Mpofu spoke about the impact of capitalism on peasants, about the role of young people and peasant women and of climate change as one of the main challenges faced by farmers. Regarding her new role as La Via Campesina’s International Coordinator, she said she is looking forward to being a great leader to support people and that this is a great achievement in her life.
Real World Radio interviewed the Zimbabwean peasant during La Via Campesina’s (LVC) 6th International Conference held in Jakarta, Indonesia from June 9 to 13. La Via Campesina’s International Headquarters will go from Indonesia to Zimbabwe, more specifically the group called Zimbabwe Small Organic Smallholder Famers Forum (ZIMSOFF).
Mpofu joined the Association of Zimbabwe Traditional Environmental Conservationists in 1982, of which she was the secretary. In 2002, she participated in the world summit on sustainable development on behalf of the organization and she is now the chair of ZIMSOFF.
About the role of peasant women, Mpofu explained that in the past 10 years there have been a lot of changes in Africa. The Zimbabwean government realized that women should benefit from land and the agrarian reform, and that they should get land regardless of whether they’re married or not. That has been a significant progress.
Mpofu also spoke about violence against women in her country and said the Zimbabwean government is trying to address this issue. There are women in Parliament, which is a great advantage because women have representatives who defend their rights.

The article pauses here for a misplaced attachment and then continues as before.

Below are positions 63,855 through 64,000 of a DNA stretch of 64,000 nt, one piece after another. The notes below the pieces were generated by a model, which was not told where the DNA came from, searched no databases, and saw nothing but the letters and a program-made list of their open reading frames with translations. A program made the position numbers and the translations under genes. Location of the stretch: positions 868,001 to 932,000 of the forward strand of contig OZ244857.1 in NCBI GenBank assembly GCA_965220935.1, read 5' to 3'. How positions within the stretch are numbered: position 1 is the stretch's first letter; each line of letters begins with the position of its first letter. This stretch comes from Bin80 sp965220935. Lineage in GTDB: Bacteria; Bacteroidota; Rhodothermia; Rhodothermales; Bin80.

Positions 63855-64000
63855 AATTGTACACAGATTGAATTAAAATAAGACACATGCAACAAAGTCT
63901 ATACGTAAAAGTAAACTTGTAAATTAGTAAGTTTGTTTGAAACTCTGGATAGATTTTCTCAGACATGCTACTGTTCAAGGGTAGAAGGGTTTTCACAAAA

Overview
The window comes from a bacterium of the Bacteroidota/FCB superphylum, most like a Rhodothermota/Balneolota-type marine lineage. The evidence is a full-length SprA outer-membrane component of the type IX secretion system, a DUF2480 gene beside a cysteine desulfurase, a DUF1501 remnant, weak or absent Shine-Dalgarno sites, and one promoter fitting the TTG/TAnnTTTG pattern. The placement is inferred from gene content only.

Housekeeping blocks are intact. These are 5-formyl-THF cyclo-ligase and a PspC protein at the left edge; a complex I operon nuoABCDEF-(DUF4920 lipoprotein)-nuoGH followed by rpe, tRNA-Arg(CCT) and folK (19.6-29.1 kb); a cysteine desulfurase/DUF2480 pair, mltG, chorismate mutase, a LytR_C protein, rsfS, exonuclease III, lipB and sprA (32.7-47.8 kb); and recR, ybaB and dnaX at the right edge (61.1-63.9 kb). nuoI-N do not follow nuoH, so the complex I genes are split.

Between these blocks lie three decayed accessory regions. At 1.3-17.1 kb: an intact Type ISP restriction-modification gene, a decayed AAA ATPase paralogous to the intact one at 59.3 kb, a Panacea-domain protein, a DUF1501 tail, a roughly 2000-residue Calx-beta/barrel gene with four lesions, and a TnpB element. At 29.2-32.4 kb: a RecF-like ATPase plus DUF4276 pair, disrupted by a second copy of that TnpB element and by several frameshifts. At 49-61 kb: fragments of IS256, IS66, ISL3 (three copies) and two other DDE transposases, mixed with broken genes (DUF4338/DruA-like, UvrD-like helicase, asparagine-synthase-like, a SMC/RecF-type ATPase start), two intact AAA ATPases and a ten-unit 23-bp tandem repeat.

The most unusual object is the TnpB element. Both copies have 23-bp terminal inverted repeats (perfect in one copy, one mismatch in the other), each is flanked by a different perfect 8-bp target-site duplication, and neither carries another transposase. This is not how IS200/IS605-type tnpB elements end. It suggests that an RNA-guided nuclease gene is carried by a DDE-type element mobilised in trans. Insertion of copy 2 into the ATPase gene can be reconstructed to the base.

The peasant said some of the progress made by LVC in the recent years is its growing number of peasants at the international level and the mobilization of more women to attend international meetings and conferences.
She said the issue of land is still very challenging, since African governments are taking land away from people and giving it to transnational corporations. “We have no access to the market”, there is lots of competition, so they need support from governments to reach the markets to sell their production, and for that they need to campaign, to lobby governments.
Some of the La Via Campesina’s biggest achievements, in Mpofu’s opinion, has been the promotion of food sovereignty and the introduction of agroecology training schools.
She recognized there are still some challenges ahead, such as mobilizing young people to become more active in the movement. One of the main problems in Zimbabwe is that young people do not have enough land, so they depend on their parents’ land. This is a problem common to many countries around the world.
Finally, Mpofu mentioned climate change as one of the big challenges faced by all farmers, while she highlighted the importance of indigenous seeds and the role of women in protecting Mother Earth.
Produced by Real World Radio and La Via Campesina
Photo: Via Campesina.
Este jueves se cumple un año del asesinato de la dirigente lenca Berta Cáceres en Honduras, y los grupos de Amigos de la Tierra Internacional (ATI) se movilizarán en decenas de países a partir de hoy, en el marco de una Semana de Acción que tendrá como cierre el 8 de marzo, Día Internacional de la Mujer.
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